Some interesting news came across my Twitter feed late last night. With Invest 93L going in and out of consciousness as it was being attacked by some dry air and shear, I wasn’t expecting the disturbance to be named by the National Hurricane Center.
On Thursday, recon found 40-knot winds with a well-developed center of circulation. The sudden jump in convection in the north and east side of the storm prompted the upgrade of the system.
This morning, Bertha is 110 miles east-northeast of Barbados and moving west-northwest at a brisk 20 mph. This movement is expected for the next day or so. Maximum sustained winds are at 45 mph with a minimum central pressure of 1008 mb.
The tropical storm is expected to move over the islands tonight and move more northwest towards Puerto Rico sometime Saturday. Tropical storm warnings are already in effect for that island. Afterwards, guidance models are mainly keeping Bertha over the eastern Bahamas and moving more north.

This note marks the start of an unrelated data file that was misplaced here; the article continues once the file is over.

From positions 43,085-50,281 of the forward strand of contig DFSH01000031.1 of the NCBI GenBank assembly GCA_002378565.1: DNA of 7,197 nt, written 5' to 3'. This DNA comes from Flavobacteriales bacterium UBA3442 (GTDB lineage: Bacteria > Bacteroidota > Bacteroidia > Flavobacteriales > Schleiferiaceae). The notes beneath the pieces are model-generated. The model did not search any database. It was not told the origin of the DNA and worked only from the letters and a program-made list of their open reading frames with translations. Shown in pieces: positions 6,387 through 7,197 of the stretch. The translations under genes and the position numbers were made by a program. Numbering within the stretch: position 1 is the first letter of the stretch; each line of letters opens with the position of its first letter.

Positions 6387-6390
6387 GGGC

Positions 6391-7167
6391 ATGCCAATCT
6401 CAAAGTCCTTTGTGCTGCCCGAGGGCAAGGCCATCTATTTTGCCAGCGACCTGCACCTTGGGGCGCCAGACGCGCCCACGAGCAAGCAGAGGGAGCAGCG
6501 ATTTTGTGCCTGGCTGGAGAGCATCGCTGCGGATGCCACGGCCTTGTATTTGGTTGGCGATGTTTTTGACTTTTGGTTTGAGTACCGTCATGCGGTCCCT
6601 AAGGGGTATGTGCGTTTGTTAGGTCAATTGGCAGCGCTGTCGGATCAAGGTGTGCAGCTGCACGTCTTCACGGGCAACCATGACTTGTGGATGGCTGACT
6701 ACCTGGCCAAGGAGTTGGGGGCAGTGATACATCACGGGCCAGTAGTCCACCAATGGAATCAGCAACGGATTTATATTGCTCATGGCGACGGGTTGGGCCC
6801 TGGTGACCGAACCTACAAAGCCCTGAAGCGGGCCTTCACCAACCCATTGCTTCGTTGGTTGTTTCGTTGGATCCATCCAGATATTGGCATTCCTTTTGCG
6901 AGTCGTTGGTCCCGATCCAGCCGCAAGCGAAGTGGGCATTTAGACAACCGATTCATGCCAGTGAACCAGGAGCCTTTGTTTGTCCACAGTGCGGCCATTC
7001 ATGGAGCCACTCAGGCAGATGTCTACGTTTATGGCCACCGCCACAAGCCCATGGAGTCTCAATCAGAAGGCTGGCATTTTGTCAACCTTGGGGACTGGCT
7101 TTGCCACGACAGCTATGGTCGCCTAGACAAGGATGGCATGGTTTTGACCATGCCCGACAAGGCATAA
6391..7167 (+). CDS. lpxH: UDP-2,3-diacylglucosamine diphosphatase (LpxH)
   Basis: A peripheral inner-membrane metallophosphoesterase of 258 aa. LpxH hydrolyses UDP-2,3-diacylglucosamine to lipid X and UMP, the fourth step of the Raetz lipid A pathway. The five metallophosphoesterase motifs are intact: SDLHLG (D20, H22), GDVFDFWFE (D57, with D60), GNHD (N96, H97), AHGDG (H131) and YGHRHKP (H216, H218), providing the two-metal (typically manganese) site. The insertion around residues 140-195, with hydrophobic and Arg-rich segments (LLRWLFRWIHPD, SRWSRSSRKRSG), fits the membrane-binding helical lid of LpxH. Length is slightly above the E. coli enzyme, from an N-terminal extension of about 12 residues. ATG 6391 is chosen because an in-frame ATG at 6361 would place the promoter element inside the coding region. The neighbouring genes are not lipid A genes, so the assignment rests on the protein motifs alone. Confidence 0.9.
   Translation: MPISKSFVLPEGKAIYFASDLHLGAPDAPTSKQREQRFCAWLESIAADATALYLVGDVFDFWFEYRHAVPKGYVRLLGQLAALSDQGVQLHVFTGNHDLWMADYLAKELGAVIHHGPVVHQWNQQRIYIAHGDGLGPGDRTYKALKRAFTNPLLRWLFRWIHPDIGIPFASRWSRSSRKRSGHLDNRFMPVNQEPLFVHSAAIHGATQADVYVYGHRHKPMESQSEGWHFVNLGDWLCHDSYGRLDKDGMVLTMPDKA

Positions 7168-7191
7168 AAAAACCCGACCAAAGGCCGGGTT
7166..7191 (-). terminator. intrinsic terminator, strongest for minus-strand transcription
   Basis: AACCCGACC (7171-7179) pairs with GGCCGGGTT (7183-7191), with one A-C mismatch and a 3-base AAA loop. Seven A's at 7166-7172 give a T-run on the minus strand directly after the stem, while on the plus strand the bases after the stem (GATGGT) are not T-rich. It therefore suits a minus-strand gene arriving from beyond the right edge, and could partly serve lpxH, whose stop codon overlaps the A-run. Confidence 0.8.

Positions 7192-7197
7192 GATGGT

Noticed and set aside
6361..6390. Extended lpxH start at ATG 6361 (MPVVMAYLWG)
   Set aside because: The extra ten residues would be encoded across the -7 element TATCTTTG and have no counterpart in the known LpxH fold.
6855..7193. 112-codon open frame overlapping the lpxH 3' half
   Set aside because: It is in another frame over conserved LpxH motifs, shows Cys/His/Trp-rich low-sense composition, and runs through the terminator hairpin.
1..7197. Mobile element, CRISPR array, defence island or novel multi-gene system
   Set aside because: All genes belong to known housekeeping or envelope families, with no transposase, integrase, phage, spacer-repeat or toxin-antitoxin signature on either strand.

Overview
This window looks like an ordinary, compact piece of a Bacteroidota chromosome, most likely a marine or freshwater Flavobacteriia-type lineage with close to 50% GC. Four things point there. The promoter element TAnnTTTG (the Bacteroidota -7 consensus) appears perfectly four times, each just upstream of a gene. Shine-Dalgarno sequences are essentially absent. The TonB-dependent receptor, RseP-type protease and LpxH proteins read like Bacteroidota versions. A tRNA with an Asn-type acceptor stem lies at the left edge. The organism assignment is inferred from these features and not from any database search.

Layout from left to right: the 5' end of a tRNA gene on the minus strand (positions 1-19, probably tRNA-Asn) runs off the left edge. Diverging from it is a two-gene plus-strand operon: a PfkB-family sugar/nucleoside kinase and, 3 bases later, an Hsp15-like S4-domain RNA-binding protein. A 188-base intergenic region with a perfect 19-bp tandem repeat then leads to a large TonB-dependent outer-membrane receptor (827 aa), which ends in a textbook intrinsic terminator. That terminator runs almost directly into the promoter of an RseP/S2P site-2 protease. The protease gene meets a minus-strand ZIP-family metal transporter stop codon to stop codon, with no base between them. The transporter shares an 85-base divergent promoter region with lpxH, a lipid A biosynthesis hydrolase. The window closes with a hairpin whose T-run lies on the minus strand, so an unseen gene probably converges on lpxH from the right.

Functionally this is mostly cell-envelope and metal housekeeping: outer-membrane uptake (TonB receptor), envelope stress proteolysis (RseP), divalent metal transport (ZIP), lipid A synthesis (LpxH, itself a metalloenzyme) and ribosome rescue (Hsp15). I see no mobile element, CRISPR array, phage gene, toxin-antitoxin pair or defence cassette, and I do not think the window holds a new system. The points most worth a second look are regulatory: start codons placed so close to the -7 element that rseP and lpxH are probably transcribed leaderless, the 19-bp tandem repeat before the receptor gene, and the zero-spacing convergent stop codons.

A upper trough is expected to deepen across the eastern United States (see below) with a high off to the east over the Atlantic. These features are expected to help steer Bertha to the north and away from the eastern seaboard.
Too much strengthening isn’t expected as Bertha could run into a little more shear and dry air ahead of it. Also, any interaction with the mountainous terrain of the Caribbean islands could also inhibit further intensification. The NHC keeps this as a tropical storm through the forecast period.
I’ll always keep an eye on it. I’ll let you know if things change, but it looks like a low risk of a direct impact to the U.S. at the moment.